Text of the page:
Saturday, 8 October 2011
Roe I Triplane, 1909
The Science Museum in South Kensington, London, has arguably the most important collection of aeroplanes in the world. There are many famous aircraft here - the first British jet aircraft, the Vickers Vimy that was the first aircraft to cross the Atlantic non-stop in 1919, Schneider Trophy winning Schneider S.6 floatplane, and a large collection of original early flying machines (they even had the Wright Brothers Flyer from 1903 until the Smithsonian finally acquired it from the Wright Brothers on the proviso they would admit it was the first flight of a controllable, human piloted heavier than air craft, but that's another story). The smell as you enter the Flight Gallery is the first thing you notice - old wood, linen and dope creates a unique and evocative odour of early flight.
The aircraft are hung from the roof in close proximity to each other in a large, poorly lit room, which is never good for displaying aircraft or for photographing them, but it's still wonderful to see them. This aircraft is a Roe I Triplane, usually referred to as an Avro Triplane, built by Alliott Verdon Roe, the first all-British aircraft to fly (British construction with British engine). On June 5 1909, powered by a 6hp JAP Motorcycle engine, the first Roe I Triplane, nicknamed 'The Blues', made it's first of a series of short hops on Walthamstow Marshes in Essex (now in the London Borough of Waltham Forest), later flying for further and further distances. A further three Roe I Triplanes were built, and it's not known which one this is. Interestingly, the wings of the first Roe I Triplane weren't covered with linen, but paper, owing to AV Roe's financial hardship at the time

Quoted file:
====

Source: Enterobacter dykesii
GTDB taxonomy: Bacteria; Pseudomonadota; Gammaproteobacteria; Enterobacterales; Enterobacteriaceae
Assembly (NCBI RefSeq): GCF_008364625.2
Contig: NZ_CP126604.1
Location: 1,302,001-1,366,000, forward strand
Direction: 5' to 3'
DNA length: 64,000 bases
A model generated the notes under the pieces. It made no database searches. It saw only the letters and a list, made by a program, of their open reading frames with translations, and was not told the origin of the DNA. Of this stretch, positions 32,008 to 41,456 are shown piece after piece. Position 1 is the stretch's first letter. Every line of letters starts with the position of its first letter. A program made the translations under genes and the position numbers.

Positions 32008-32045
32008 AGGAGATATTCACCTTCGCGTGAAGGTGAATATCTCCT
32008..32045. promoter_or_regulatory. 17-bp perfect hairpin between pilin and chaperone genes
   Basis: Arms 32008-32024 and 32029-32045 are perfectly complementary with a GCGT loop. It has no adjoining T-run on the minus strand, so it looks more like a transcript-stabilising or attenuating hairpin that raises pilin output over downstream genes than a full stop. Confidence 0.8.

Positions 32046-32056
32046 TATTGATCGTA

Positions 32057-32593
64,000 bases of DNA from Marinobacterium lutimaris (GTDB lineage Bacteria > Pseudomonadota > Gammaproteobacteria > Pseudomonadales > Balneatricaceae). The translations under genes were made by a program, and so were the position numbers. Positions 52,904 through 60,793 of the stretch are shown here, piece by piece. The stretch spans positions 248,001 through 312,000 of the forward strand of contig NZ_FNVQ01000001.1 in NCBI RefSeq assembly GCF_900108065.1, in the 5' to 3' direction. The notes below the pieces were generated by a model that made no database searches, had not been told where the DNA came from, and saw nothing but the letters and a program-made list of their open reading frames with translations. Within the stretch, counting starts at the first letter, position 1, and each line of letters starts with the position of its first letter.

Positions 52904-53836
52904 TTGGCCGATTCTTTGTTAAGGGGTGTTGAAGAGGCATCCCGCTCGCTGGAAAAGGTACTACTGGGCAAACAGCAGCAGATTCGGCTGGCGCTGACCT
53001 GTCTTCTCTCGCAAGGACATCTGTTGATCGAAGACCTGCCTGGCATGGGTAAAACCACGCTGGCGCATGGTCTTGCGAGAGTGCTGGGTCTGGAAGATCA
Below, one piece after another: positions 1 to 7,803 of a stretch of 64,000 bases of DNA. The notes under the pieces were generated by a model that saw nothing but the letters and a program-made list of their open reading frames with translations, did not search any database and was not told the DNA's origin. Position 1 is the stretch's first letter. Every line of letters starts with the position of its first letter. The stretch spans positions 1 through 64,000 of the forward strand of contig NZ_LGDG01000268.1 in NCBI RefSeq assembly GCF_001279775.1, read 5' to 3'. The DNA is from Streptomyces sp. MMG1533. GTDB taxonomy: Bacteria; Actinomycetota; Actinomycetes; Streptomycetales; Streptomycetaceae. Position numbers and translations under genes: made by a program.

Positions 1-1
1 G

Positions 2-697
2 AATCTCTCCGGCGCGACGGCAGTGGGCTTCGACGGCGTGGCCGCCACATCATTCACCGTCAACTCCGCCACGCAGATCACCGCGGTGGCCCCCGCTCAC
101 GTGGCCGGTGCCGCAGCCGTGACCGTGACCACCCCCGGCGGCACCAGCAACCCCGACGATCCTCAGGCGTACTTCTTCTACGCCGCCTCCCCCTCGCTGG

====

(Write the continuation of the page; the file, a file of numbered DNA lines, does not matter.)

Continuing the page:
Posted by Richard Hannay at 10:59